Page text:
Many rural communities in Manitoba use wastewater lagoons to treat sewage, but the nutrient removal process is not fully understood. This thesis’ purpose is to improve understanding of chemical and biological nutrient removal mechanisms of wastewater lagoon treatment and compare two different stabilization ponds – one aerated and one facultative. Samples were collected from stabilization ponds and analysed for a pond average. The facultative lagoon achieved overall ammonia-N removals similar to those of the aerated lagoon, and lower orthophosphate removals. Nitrogen appears to be removed by ammonia volatilization; and assimilation into biomass. Phosphorus appears to be removed by assimilation into biomass; and precipitation at alkaline pH. There appears to be nitrogen limiting conditions in the secondary cells of both stabilization systems based on nitrogen-phosphorus ratios. There does not appear to be any significant advantage between aerated or facultative lagoons; they will meet their ammonia limits, but will require additional phosphorus treatment. / October 2016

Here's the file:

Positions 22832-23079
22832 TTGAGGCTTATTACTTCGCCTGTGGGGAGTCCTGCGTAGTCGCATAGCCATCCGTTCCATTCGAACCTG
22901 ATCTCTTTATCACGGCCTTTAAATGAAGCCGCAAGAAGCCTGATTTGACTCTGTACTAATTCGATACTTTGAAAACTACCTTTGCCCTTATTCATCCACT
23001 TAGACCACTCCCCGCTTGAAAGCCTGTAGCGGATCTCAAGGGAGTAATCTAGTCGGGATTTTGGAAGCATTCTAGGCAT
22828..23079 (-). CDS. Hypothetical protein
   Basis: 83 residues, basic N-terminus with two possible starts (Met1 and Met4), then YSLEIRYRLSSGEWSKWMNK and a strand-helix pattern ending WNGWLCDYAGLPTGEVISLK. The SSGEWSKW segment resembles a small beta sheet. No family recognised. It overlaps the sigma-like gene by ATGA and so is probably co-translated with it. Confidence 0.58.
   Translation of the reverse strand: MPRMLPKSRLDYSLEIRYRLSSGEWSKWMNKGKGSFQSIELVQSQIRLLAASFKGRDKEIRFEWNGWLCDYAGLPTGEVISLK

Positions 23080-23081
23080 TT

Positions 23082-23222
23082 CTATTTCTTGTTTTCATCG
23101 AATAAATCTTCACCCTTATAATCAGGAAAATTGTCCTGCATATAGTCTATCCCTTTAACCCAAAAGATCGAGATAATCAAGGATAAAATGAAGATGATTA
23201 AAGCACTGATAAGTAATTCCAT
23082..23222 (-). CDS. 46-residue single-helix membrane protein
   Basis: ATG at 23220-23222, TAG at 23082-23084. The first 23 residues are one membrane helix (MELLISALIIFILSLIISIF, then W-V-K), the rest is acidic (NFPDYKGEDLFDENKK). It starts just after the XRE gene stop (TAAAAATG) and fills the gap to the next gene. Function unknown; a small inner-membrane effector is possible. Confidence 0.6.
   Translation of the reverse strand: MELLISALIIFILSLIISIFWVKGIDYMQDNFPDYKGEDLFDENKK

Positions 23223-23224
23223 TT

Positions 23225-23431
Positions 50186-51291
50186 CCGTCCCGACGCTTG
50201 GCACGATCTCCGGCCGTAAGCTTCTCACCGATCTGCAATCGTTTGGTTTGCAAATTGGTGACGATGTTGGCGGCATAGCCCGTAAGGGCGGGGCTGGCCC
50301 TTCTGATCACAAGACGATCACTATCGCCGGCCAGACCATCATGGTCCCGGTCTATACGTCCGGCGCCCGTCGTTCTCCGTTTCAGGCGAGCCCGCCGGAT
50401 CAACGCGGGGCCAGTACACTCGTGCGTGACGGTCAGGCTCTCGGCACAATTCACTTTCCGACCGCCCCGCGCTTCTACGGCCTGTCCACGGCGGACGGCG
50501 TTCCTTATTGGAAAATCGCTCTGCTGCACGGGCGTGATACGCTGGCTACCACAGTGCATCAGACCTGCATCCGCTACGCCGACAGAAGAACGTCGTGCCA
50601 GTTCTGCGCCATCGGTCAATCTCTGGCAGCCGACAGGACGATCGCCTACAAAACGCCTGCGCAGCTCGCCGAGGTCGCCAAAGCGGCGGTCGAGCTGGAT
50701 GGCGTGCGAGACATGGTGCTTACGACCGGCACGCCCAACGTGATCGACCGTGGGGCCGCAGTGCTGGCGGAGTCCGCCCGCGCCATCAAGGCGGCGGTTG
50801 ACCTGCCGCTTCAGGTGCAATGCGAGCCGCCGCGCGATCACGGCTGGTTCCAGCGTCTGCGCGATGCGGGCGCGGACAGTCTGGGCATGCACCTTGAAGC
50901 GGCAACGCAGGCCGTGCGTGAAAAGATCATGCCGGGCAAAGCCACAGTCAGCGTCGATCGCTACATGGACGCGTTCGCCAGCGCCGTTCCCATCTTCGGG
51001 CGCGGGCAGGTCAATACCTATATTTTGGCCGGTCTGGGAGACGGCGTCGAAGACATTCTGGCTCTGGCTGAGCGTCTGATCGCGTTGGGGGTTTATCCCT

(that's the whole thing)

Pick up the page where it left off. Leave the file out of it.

10

Raman spectroscopy as a tool to improve Enhanced Biological Phosphorus Removal

Cope, Helen Anne January 2016 (has links)